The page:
David Camm spends free time with parents - WDRB 41 Louisville News

David Camm spends free time with parents

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Donald Camm Donald Camm

NEW ALBANY, Ind.  (WDRB) -- Nearly a month ago, David Camm walked out of a Boone County Courthouse and into obscurity.

So what has he been doing since being acquitted of killing his family?  We found out from one of the people who knows him best.  David Camm spent 13 years behind bars, and is still trying to adjust to his freedom. 

WDRB's Stephan Johnson spoke to his father on Friday.  He reveals how the family is trying to make up for lost time.

"Two people were talking, I found out later that one said to the other...said that, the old man looked like he had lit up like a light bulb," said Donald Camm, David Camm's father.  Donald Camm may be elderly and in poor health.  But these days, he has a smile on his face and a little pep in his step.  "And they was talking about me.  And that's the way I feel, makes me just light up inside.  There are times when I kind of have to pinch myself."

Camm still finds it hard to believe the 13-year journey to clear his son's name ended last month.  "And I just sat there with my head down until after the verdict was read," Camm explains.

Last month, David Camm was found not guilty in the murders of his wife and two children.  Donald Camm says, "I felt like just jumping up and hollering real loud."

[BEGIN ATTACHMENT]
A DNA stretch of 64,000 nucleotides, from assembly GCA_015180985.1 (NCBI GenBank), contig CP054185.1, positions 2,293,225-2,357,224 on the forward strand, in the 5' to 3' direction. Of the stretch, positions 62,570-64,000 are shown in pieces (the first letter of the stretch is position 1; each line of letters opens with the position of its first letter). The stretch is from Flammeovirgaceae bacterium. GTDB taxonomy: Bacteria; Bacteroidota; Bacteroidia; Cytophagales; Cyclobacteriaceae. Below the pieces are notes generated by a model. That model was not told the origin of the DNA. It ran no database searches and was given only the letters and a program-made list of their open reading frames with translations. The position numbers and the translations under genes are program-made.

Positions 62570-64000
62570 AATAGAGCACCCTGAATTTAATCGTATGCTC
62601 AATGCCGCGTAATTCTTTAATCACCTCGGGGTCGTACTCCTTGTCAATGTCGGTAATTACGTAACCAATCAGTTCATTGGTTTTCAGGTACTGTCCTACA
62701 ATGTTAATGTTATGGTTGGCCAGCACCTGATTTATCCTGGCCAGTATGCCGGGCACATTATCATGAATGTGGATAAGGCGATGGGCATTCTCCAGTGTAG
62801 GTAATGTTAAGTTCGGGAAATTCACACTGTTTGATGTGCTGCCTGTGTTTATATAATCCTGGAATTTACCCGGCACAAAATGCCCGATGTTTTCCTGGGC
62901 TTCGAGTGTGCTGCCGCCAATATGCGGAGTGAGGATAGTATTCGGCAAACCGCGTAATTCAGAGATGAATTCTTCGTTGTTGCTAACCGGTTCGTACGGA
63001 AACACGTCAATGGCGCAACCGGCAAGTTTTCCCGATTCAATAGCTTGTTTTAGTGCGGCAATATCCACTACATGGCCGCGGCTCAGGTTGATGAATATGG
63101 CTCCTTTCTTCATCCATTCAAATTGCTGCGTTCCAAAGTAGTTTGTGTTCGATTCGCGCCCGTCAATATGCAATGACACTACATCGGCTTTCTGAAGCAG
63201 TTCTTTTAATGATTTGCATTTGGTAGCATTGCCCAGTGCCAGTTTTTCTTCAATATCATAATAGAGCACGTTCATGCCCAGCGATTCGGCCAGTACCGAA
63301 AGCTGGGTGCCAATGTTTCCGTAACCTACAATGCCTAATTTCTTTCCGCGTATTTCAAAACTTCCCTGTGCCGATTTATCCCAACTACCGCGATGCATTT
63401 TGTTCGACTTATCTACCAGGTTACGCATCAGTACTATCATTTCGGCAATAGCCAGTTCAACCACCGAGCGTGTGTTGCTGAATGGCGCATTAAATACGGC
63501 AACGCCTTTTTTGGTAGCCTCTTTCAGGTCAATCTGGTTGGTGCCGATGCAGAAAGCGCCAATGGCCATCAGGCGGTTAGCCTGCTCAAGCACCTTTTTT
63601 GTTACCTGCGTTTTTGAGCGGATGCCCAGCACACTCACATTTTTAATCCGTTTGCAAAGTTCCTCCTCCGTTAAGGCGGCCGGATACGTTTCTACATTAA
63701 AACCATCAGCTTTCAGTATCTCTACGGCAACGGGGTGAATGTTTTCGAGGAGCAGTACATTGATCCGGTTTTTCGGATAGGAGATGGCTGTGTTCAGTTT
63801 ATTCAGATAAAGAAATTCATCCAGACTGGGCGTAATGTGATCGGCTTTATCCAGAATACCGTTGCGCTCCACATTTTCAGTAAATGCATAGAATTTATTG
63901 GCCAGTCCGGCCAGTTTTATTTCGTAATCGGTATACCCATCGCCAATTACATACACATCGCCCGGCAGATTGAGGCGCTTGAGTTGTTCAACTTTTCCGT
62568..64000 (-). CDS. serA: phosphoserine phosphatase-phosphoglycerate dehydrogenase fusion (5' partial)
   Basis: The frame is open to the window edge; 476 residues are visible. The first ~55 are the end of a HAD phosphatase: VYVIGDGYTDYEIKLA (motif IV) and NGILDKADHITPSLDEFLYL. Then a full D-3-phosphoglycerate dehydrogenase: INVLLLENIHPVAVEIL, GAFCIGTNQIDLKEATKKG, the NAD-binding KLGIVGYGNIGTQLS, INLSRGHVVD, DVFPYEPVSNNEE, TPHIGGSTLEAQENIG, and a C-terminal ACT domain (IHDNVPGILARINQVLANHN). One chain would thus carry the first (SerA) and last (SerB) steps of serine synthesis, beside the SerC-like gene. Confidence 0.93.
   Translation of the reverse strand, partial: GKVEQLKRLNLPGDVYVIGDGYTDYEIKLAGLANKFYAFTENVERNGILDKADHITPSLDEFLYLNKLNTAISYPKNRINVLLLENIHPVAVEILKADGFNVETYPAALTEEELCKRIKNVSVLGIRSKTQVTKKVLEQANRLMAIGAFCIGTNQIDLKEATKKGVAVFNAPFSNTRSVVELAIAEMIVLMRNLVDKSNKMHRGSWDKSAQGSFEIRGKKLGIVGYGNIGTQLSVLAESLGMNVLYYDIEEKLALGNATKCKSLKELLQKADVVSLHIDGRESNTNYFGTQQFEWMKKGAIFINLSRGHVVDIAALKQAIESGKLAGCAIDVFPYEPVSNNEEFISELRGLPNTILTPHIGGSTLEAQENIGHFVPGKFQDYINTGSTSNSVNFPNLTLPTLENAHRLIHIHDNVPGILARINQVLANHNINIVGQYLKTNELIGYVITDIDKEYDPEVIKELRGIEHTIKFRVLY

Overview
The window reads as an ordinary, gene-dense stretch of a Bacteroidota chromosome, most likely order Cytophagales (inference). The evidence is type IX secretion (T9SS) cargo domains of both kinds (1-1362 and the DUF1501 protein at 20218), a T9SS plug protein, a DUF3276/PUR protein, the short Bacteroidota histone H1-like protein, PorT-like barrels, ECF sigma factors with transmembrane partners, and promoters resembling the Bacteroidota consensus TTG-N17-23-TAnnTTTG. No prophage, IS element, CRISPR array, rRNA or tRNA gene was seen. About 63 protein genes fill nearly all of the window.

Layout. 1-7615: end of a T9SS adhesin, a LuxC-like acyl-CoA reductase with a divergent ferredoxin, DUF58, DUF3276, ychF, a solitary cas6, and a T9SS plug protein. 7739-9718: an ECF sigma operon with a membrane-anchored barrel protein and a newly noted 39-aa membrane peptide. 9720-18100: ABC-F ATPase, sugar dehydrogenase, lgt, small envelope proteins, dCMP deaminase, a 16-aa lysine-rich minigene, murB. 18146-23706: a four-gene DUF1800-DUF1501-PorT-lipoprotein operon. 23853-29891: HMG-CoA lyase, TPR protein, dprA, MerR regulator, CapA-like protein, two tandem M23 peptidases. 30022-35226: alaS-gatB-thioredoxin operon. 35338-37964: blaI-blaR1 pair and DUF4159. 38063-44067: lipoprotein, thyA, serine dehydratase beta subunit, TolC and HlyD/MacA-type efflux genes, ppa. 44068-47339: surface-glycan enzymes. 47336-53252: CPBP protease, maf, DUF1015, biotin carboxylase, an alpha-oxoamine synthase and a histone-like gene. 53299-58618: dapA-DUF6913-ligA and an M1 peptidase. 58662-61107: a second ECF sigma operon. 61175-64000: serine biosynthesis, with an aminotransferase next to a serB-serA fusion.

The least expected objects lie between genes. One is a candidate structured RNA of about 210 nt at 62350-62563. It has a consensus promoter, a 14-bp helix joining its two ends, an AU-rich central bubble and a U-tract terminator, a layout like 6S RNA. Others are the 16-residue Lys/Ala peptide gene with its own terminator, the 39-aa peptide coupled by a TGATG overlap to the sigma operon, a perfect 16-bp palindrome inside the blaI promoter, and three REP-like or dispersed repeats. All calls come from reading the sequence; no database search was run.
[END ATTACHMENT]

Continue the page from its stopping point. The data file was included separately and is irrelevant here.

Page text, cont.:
Camm's family was killed in the garage of their Georgetown home in September of 2000, his two convictions were both overturned on appeal, and in his third trial he was acquitted.

"It's hard for me, even now, to sat here and think about well Dave is out, I can call Dave on the telephone or if he comes by I can give him a big hug," said Camm.

Since walking out of the Boone County Courthouse, Camm has spent time with his father and elderly mother, who is also in poor health and in a nursing home.

Camm says, "When Dave walks in now and it's just like -- she lights up -- and just a brightness comes on her face, you can't explain it, you have to see it."

But the elder Camm says there are still dark times.  "That will never go away."

Even though the third jury's verdict is a victory for the Camm family, they suffered a loss they will never overcome. A reminder of that remains in Donald Camm's home to this day.

Camm explains, "When I get to the graveyard, I hurt today just as much as I did the day that it all happened."

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